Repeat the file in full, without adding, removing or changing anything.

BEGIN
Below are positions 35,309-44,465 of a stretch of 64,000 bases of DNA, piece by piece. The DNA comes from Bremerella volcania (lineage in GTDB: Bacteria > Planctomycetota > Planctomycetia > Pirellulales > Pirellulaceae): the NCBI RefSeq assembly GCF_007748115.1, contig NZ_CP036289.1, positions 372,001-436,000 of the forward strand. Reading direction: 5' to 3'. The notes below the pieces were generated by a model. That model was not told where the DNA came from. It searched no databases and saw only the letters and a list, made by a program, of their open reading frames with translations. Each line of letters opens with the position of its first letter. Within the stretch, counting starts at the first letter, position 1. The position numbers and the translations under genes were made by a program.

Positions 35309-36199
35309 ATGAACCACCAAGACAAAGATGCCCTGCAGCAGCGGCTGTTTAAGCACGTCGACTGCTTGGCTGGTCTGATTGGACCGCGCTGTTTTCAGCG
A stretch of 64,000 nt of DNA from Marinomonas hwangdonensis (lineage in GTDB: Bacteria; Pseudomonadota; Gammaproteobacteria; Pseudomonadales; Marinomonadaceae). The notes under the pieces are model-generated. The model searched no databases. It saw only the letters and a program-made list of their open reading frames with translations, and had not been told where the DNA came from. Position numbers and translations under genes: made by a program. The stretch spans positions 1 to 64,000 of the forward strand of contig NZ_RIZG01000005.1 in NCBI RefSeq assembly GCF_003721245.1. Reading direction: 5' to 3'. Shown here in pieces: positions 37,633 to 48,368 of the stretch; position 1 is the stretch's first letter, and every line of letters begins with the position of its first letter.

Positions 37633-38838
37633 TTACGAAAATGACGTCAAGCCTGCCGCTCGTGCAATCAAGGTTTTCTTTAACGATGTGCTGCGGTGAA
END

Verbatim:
Below are positions 35,309-44,465 of a stretch of 64,000 bases of DNA, piece by piece. The DNA comes from Bremerella volcania (lineage in GTDB: Bacteria > Planctomycetota > Planctomycetia > Pirellulales > Pirellulaceae): the NCBI RefSeq assembly GCF_007748115.1, contig NZ_CP036289.1, positions 372,001-436,000 of the forward strand. Reading direction: 5' to 3'. The notes below the pieces were generated by a model. That model was not told where the DNA came from. It searched no databases and saw only the letters and a list, made by a program, of their open reading frames with translations. Each line of letters opens with the position of its first letter. Within the stretch, counting starts at the first letter, position 1. The position numbers and the translations under genes were made by a program.

Positions 35309-36199
35309 ATGAACCACCAAGACAAAGATGCCCTGCAGCAGCGGCTGTTTAAGCACGTCGACTGCTTGGCTGGTCTGATTGGACCGCGCTGTTTTCAGCG
A stretch of 64,000 nt of DNA from Marinomonas hwangdonensis (lineage in GTDB: Bacteria; Pseudomonadota; Gammaproteobacteria; Pseudomonadales; Marinomonadaceae). The notes under the pieces are model-generated. The model searched no databases. It saw only the letters and a program-made list of their open reading frames with translations, and had not been told where the DNA came from. Position numbers and translations under genes: made by a program. The stretch spans positions 1 to 64,000 of the forward strand of contig NZ_RIZG01000005.1 in NCBI RefSeq assembly GCF_003721245.1. Reading direction: 5' to 3'. Shown here in pieces: positions 37,633 to 48,368 of the stretch; position 1 is the stretch's first letter, and every line of letters begins with the position of its first letter.

Positions 37633-38838
37633 TTACGAAAATGACGTCAAGCCTGCCGCTCGTGCAATCAAGGTTTTCTTTAACGATGTGCTGCGGTGAA